If there is no thermostat, your engine temperature will be as low as 50°C which will affect the performance of your car.

Worn-out engine parts

Running a car without a thermostat will cause parts like the head gaskets, hose pipes, etc. to wear out. 

If the thermostat is absent, you will be unable to warm up your engine, and starting a cold engine will cause damage to some engine components. 

Also, parts can wear out due to overheating because when coolant flows from the engine to the radiator, it does not stay there long enough to get cold before returning to the engine leading to overheating. The absence of a thermostat makes it impossible to control this flow.

Excessive fuel consumption

Driving without a thermostat will increase fuel consumption. 

An overheated or too cool engine temperature will increase emissions which will in turn increase fuel consumption. This is because the thermostat is faulty, and the engine is not able to reach its normal operating temperature, therefore, consuming more fuel than necessary in the process.

How to Inspect and Test a Bad Thermostat

When you start encountering problems with your thermostat, the best thing to do is to check it and possibly have it tested to know where the fault is coming from. 

Here are the procedures to get this done. 

  • Park your car in a good spot and leave the engine and radiator to cool down.
  • Open your bonnet and locate the thermostat. You can trace it by following the upper radiator hose to where it links with the engine. 
  • The thermostat housing is attached at the end of this hose. However, in some cars, it is attached to the lower and not the upper radiator hose.
  • Test the thermostat by removing the radiator cap to observe coolant flow.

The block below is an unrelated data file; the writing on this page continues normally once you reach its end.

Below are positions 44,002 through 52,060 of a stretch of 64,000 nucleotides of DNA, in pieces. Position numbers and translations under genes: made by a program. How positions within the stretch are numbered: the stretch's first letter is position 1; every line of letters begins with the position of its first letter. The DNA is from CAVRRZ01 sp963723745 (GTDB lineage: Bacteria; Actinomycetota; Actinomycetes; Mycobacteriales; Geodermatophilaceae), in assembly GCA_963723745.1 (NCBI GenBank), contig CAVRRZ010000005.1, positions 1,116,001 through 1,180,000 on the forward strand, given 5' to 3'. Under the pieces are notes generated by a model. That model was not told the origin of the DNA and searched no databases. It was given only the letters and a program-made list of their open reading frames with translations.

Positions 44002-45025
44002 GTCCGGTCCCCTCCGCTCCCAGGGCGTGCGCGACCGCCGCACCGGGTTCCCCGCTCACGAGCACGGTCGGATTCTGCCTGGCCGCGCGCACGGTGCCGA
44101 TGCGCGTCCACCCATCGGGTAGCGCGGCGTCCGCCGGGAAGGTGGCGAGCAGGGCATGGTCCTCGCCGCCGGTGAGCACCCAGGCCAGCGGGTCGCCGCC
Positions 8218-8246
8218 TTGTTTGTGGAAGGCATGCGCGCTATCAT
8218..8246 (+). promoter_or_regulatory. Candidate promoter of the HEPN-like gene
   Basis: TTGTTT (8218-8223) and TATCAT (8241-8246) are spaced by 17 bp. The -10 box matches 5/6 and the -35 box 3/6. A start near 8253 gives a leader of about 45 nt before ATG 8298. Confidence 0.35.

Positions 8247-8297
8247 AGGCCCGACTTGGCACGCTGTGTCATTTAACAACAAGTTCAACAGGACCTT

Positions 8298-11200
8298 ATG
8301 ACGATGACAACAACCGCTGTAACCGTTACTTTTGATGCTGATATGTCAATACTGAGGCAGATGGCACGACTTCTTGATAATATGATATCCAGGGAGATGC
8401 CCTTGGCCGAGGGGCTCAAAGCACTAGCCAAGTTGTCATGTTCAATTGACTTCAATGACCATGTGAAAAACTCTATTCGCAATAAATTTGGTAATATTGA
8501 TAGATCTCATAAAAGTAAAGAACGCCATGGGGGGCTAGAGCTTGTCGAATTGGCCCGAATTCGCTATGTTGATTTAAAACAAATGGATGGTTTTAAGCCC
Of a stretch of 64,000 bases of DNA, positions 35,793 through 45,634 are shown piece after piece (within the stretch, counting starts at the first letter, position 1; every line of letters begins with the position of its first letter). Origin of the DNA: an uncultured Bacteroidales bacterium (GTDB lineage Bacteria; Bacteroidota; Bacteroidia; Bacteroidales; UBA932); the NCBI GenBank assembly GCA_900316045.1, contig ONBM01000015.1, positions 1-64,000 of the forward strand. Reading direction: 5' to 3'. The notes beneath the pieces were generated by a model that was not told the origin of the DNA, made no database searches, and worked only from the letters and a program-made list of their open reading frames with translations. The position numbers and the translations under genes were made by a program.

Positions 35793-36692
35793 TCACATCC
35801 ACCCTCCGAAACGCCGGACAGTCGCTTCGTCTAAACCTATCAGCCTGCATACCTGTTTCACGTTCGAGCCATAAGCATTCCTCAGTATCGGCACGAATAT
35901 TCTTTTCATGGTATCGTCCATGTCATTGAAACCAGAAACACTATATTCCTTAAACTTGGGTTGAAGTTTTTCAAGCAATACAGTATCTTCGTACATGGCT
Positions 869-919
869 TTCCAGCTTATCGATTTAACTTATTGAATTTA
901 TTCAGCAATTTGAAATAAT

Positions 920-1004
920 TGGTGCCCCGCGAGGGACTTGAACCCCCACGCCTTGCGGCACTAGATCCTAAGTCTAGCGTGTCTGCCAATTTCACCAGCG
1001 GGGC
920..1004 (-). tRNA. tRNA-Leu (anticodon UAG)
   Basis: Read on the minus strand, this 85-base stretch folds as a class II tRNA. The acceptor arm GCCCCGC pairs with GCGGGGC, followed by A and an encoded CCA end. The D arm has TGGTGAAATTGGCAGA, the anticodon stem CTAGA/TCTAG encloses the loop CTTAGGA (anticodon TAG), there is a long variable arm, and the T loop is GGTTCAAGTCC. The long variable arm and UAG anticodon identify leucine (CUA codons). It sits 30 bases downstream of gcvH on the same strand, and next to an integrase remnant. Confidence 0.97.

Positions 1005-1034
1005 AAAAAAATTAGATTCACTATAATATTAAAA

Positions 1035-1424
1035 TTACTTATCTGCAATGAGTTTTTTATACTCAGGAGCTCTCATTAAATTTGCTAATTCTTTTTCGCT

• Start your engine and leave it in the “ON” position then check the radiator filler neck to observe if coolant is flowing.
  • Coolant should not be flowing at this time because your engine has not yet reached the operating temperature which will require the thermostat to open. However, if the coolant is flowing already, it means the thermostat is stuck open and should be replaced.
  • If the coolant is not flowing into the engine after it has reached the normal operating temperature and the engine’s temperature gets high, it means the thermostat is stuck closed and should be fixed or replaced.
  • You can check the thermostat by using your palm to feel the temperature of the upper radiator hose to see if it is cold or warm. 
  • Auto shop operators test the thermostat using an infrared thermometer to check the temperature of the upper and lower radiator hoses and it is monitored with a scan tool.

Cost of Replacing a Car Thermostat

Make sure you buy a thermostat that is designed for your vehicle and has the same temperature rating as the original. A new thermostat will cost between $60 to $150 and with labor, the cost can be up to $150 to $400. This price also varies depending on the model and make of your vehicle. 

Replacing a thermostat requires few tools and is often regarded as a DIY-friendly repair job. This implies that you can easily have this done by yourself.

How to Troubleshoot a Car’s Thermostat

  • In troubleshooting your thermostat, the first thing to do is to check the coolant. Ensure it is in the right quantity and not contaminated. Mixing different types of coolants will cause debris to build in the thermostat or too much water will cause rusts which can cause the thermostat to be stuck open or closed.
  • Check your temperature gauge. If your engine’s temperature gets high within 15 minutes of driving your car and the temperature needle gets to the red area, it indicates that your engine is overheating, and your thermostat is probably stuck closed.